By Lineo Segoete
I find it funny that migrants who have settled in a place longer than others have the audacity to reject and humiliate newcomers. Indeed the world has grown to become an unsavoury and forsaken place where one must always look over one’s shoulder in the quest for survival and security. We look toward strangers with paranoia and aggression and resort to name-calling, forgetting all about brotherhood. We forget that we are all travellers and at some point or another we will be that new guy in a place, in the same vulnerable spot we once put someone else in.
I was cast off as a youth, due to this I found solace within the minorities, be it the group of bmx riders in college, the boisterous Indian girl in University, the introverted and brainy Muslim girl from Tanzania in primary school to the cheeky Finnish photographer who rekindled my love for the place my mother was born (Morija), presently. These characters granted me the appreciation for the wholeness inter-connectedness of life because as others were busy spotting and picking at what set them apart, I identified it as uniqueness. More importantly, I noted the things that bring us together.
There’s a word/label that has become so ingrained within the context of our language that we tend to overlook its implications: This word “Lekoerekoere/Lekwerekere” is derived from the sound interpretation of dialects that originate outside our Bantu and Nguni origins and could mean barbarian in its most exaggerated translation. For many people the use of this word is such a non-issue that it has been adopted as a legitimate term to refer to anyone else of African roots (except maybe American and European Africans), especially the darker their skin tone.
I personally revere a heavily melanised skin tone by virtue of taking pride in my identity, more with the help of popular models made famous by looking unlike their fair-skinned counterparts and what is commonly referred to as yellow-bones (light-skinned individuals of African descent) within their own ethnic group. Unfortunately, thanks to our petty prejudices and even jealousies this word is used to classify our brethren as though they are an exclusive species, to the extent of making them feel inferior and unwelcome.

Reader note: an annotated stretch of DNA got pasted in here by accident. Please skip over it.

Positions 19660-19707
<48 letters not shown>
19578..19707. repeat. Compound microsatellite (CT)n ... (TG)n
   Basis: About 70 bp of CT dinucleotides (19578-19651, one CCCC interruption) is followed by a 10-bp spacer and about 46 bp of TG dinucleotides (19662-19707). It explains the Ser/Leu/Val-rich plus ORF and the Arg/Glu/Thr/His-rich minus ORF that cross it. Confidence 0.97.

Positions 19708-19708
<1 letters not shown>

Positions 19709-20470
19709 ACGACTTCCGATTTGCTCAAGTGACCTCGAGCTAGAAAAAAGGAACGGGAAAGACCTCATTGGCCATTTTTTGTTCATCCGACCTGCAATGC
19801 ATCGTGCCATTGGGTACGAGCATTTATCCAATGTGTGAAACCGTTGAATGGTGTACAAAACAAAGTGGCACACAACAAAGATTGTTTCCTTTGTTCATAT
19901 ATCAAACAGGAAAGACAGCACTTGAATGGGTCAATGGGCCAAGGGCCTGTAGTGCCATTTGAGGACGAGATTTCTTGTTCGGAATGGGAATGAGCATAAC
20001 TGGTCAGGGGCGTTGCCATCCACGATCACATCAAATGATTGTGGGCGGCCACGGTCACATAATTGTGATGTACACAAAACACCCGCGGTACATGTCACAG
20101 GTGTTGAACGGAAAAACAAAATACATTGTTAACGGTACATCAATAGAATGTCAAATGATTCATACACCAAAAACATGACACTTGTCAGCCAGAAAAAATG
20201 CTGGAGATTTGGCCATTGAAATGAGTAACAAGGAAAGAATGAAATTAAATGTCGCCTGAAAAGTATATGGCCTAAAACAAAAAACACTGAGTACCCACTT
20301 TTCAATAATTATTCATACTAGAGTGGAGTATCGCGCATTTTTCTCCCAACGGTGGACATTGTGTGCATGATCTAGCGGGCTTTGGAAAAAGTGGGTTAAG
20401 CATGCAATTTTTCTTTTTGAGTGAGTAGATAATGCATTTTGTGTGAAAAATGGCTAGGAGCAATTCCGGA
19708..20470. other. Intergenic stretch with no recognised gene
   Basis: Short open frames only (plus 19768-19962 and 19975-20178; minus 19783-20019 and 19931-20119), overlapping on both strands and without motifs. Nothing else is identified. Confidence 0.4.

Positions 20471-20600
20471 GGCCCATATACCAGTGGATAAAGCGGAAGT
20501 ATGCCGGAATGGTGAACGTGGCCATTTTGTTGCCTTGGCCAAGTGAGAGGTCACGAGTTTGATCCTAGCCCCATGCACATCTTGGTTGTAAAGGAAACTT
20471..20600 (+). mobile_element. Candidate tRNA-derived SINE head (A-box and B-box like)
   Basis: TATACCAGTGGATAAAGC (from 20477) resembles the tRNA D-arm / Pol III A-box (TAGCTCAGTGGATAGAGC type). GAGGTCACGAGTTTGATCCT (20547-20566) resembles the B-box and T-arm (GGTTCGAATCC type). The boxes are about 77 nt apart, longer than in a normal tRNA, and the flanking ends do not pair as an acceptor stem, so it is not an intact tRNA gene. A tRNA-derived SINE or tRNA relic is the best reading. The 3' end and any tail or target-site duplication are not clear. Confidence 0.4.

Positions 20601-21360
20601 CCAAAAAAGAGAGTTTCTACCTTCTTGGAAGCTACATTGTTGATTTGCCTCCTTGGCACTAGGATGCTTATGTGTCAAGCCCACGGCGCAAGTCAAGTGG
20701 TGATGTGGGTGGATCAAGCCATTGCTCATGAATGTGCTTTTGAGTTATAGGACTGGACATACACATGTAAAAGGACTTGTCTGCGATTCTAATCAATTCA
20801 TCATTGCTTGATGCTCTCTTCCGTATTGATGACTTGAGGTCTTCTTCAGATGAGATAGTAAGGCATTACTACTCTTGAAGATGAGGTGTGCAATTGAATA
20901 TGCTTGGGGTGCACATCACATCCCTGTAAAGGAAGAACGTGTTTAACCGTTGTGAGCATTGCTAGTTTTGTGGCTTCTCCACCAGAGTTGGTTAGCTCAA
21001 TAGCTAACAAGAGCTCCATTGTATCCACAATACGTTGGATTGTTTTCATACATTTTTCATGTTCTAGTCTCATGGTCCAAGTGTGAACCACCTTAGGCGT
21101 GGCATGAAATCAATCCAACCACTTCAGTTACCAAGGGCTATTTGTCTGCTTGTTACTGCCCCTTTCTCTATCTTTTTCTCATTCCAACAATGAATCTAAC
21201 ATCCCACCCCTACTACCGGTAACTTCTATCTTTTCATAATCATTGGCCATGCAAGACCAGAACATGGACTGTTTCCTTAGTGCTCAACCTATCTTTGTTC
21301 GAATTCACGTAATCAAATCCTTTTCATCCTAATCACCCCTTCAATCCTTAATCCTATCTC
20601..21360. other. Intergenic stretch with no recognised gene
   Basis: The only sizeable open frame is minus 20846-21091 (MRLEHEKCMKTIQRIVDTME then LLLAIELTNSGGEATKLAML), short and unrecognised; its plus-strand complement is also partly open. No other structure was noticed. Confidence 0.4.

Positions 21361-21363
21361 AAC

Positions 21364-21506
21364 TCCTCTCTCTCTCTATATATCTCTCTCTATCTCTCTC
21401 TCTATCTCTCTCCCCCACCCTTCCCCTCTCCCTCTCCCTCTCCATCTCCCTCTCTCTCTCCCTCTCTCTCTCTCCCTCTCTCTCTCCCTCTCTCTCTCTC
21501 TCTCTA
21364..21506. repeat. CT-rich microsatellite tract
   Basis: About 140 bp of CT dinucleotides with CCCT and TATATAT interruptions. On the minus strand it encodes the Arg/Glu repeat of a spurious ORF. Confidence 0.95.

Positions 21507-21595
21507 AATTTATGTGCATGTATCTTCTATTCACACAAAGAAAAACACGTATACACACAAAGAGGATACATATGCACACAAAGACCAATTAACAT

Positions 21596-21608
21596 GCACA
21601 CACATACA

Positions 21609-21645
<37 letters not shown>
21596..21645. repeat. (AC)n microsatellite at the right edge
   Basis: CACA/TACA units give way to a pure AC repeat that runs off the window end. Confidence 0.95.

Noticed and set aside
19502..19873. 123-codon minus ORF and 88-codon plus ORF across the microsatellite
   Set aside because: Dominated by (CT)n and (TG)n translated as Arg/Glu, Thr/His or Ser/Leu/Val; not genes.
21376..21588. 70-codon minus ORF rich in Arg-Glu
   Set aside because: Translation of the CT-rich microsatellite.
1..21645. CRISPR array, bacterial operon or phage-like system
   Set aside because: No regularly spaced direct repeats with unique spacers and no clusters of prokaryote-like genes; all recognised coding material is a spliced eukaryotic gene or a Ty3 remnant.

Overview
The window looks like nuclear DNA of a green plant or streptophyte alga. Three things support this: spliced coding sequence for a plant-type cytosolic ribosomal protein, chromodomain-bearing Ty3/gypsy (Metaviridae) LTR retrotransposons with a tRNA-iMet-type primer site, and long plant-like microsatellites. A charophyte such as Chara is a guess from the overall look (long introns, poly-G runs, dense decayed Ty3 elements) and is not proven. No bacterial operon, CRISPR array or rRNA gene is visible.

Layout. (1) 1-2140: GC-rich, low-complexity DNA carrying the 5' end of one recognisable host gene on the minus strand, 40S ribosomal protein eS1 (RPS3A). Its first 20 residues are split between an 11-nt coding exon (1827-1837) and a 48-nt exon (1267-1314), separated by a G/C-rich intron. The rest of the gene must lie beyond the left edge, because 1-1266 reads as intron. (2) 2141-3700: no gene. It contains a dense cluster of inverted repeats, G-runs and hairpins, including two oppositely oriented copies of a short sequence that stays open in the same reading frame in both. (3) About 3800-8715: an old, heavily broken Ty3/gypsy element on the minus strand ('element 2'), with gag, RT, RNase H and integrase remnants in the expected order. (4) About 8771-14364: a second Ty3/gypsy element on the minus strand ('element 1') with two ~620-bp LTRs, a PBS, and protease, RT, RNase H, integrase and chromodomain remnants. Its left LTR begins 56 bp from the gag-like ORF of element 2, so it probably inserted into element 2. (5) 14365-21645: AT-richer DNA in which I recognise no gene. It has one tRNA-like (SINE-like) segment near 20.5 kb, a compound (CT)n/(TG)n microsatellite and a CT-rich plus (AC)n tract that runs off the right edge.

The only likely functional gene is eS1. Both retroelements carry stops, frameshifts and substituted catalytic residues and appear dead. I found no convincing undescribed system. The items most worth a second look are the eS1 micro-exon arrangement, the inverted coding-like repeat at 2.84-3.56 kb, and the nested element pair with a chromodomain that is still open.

The absurdity of this label lies in its basis; if someone you look similar to is better qualified than you, looks more exotic than you, has better luck with the opposite sex or has been able to make the most out of limited resources compared to you, which you find unfair and uncomfortable, it is YOUR problem, not theirs. We are all (and I mean world-wide) migrants by virtue of being human, we travel from place to place in search of “greener pastures” and better living conditions and the establishment of borders and the likes has no bearing on this fact regardless.
I’ll admit that before I was enlightened about xenophobia and relieved of my ignorance, I too was prone to referring to people as Makoerekoere because to me it meant the same thing as calling the Chinese “Machaena” or the Zulus “Mazulu” and I realise many other people are still as innocent about it. Still, if we sit back and ignore the implications of its use we perpetuate a form of discrimination worse than racism because it means estranging our own kin.
The next time you visit or move to a new place and expect to be received with warmth and open arms think about being at the receiving end of the names you call new-comers in your native area. At times nicknames can be coined as a form of expressing welcome, which is fine, what’s problematic is when you or those around you deliberately create labels meant to make the next person feel they are an outcast. Just a thought!
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Reblogged this on Somali Womanhood.